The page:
5 Things You're Doing Wrong in Your Job Posts


If you want to catch the attention of top-quality talent in today's job market, you can't rely on the same old standard-issue job posts. Today's candidates are looking for exciting, meaningful opportunities. Lists of job duties and qualifications won't get you very far.

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If you want genuinely engaging job posts that attract talent, avoid these five mistakes:

1. Using Too Much Jargon

Skip the soulless industry buzzwords and clunky specialized lingo. Instead, keep your job posts as simple and direct as possible. Even if you're hiring for a very niche role, your job post should be something that the average layperson could understand.

In the best of circumstances, when job seekers feel they are a good match for a role, they rarely spend more than 80 seconds looking at the post. Worse, it takes the average job seeker less than a minute to decide whether or not a role is right for them.

Given job seekers' limited attention spans, the last thing you want to do is bore them with jargon-y job posts. Your ads should be digestible. They shouldn't cause job seekers to have flashbacks to college cram-sessions.

2. Not Posting at the Right Time

Okay, this isn't technically a mistake you're making in a job post, but it's a big mistake nonetheless. Research suggests that the later in the week you post your job ad, the less likely it is that candidates will see it. Most job-seeking activity occurs between Monday and Wednesday, with Wednesday being the peak day for job searches. To maximize exposure, try to post all your job ads during this period of the week.

If you want to get even more precise about it, note that links shared on Facebook between 1-4 p.m. do better than links shared at any other time. As for Twitter, the 1-3 p.m. window is your best shot – especially on days earlier in the week.

3. Asking a Lot, but Offering Little

You're looking for a rockstar. Your list of qualifications stretches on for miles. The "responsibilities" section of the post is practically its own whitepaper. You've outlined every single task you're expecting your new hire to handle.

But what's in it for the candidate? If you're like most employers, you've spent so much time obsessing over what you need that you've forgotten recruiting is a two-way street. Candidates want to know what's in it for them just as much as you do.

Research suggests that job descriptions emphasizing personal growth and advancement opportunities receive three times as many highly qualified applicants, so be sure to include information in your job ad about how taking this role will be good for candidates' careers. To further state your case, be sure to add information about benefits, company culture, team activities, office amenities, and anything else that shows candidates you care about them.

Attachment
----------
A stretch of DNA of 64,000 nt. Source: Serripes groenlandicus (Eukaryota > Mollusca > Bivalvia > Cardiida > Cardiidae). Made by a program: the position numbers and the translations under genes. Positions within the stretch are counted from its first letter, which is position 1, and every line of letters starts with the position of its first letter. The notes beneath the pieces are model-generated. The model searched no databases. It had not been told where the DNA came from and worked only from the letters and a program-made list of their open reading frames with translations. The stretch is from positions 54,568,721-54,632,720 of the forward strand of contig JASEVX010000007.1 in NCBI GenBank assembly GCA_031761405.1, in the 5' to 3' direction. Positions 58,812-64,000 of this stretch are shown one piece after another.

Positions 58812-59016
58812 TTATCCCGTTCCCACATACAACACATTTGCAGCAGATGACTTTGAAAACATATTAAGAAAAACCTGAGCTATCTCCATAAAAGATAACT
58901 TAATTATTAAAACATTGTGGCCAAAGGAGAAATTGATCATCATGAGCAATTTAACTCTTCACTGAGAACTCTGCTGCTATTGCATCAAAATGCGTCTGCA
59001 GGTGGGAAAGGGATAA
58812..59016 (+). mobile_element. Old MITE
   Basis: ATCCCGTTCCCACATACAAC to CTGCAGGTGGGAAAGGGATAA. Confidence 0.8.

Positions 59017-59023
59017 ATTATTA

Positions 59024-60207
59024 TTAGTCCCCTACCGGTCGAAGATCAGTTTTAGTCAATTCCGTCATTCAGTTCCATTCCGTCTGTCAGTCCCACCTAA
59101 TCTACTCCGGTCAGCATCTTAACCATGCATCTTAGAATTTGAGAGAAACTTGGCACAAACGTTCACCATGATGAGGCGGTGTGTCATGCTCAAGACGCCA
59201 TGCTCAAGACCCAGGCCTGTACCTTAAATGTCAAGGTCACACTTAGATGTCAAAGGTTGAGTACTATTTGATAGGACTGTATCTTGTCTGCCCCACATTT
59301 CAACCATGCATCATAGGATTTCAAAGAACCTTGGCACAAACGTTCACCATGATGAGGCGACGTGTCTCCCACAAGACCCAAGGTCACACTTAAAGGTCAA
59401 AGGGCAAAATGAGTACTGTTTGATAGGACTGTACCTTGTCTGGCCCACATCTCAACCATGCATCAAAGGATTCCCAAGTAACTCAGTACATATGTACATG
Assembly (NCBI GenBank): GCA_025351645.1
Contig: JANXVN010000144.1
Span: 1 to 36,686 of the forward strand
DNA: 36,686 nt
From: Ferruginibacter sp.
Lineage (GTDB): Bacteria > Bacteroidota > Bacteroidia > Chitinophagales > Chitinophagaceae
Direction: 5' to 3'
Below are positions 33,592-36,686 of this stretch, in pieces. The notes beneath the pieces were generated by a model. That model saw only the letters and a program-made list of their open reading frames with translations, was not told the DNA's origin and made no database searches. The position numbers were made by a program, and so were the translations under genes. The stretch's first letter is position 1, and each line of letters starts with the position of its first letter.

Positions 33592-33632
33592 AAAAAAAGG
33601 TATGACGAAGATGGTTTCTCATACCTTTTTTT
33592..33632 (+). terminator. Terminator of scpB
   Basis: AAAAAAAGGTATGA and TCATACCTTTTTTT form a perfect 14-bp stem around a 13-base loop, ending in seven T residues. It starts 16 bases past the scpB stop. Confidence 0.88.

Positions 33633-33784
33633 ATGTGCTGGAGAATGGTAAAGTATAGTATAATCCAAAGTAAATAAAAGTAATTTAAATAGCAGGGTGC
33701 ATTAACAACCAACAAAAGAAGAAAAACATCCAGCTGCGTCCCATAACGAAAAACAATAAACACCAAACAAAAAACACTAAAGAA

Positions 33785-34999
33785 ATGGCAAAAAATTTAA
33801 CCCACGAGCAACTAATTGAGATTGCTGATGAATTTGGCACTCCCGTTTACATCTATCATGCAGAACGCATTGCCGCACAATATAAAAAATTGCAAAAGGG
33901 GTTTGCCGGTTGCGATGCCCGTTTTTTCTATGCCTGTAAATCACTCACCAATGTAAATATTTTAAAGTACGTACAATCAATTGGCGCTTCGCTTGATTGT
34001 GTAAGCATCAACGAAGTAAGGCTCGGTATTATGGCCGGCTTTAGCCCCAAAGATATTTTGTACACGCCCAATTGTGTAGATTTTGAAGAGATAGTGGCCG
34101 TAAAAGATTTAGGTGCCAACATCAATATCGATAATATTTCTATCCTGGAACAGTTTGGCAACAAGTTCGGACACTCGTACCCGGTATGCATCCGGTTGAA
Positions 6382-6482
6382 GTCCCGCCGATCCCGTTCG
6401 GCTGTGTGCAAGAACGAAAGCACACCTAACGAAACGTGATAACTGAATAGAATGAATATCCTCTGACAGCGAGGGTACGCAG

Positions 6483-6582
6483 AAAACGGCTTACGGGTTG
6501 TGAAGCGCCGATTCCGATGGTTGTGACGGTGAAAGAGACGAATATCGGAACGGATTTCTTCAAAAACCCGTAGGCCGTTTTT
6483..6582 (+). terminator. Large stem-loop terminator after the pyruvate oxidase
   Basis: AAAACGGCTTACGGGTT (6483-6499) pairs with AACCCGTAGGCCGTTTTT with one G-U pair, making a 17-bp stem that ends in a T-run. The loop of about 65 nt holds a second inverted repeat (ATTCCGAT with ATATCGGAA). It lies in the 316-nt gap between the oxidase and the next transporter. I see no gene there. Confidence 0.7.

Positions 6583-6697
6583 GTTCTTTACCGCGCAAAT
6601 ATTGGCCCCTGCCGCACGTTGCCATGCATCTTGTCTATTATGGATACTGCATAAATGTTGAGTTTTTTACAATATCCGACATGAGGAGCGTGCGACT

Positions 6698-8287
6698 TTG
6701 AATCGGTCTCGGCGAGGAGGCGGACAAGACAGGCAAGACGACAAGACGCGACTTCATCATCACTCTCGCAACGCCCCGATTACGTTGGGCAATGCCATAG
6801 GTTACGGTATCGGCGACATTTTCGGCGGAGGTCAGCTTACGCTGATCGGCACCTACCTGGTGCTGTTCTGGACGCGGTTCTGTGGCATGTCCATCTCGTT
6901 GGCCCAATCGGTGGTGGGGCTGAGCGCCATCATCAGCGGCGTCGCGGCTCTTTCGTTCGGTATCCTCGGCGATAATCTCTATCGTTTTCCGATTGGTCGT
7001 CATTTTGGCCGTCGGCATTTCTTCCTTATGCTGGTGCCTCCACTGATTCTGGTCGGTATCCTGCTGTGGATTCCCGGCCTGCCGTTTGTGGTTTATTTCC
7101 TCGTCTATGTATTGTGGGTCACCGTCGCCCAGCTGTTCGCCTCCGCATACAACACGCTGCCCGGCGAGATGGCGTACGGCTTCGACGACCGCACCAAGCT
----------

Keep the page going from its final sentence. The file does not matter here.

4. Keeping It Plaintext

It's 2017. We're surrounded by striking visuals, engaging videos, and all manner of exciting media. Meanwhile, your job posts are just long expanses of unbroken text.

While not every job board allows for media-rich job ads, you should make an effort to spice up your posts by whatever means you can. If you can add more pictures of the campus, do it. If you can share a video of the team engaging in some fun team-building exercises or describing the culture, awesome! Videos and images will hook candidates' attention quicker than any title or salary will.

5. Telling Without Showing

Related to the previous two mistakes is the all-too-common error of telling without showing. Your job post shouldn't just tell candidates what you're looking for – it should provide a vivid picture of what the job, culture, and company are like. Candidates should walk away from the post feeling like they've made a connection.

Of course, video and pictures can help with this, but so can your writing skills. Describe a day in the life of your company. Include quotes from employees on what their jobs and the culture are like. Take all the energy your pour into your consumer branding voice and let it loose in your job posts, too.

There you have it: five simple ways to start making your job posts more exciting today. Remember: Candidates – especially the best ones – have plenty of opportunities out there. Your job post's purpose is to get them interested in your role above all others. You can't do that unless you're offering something exciting and engaging.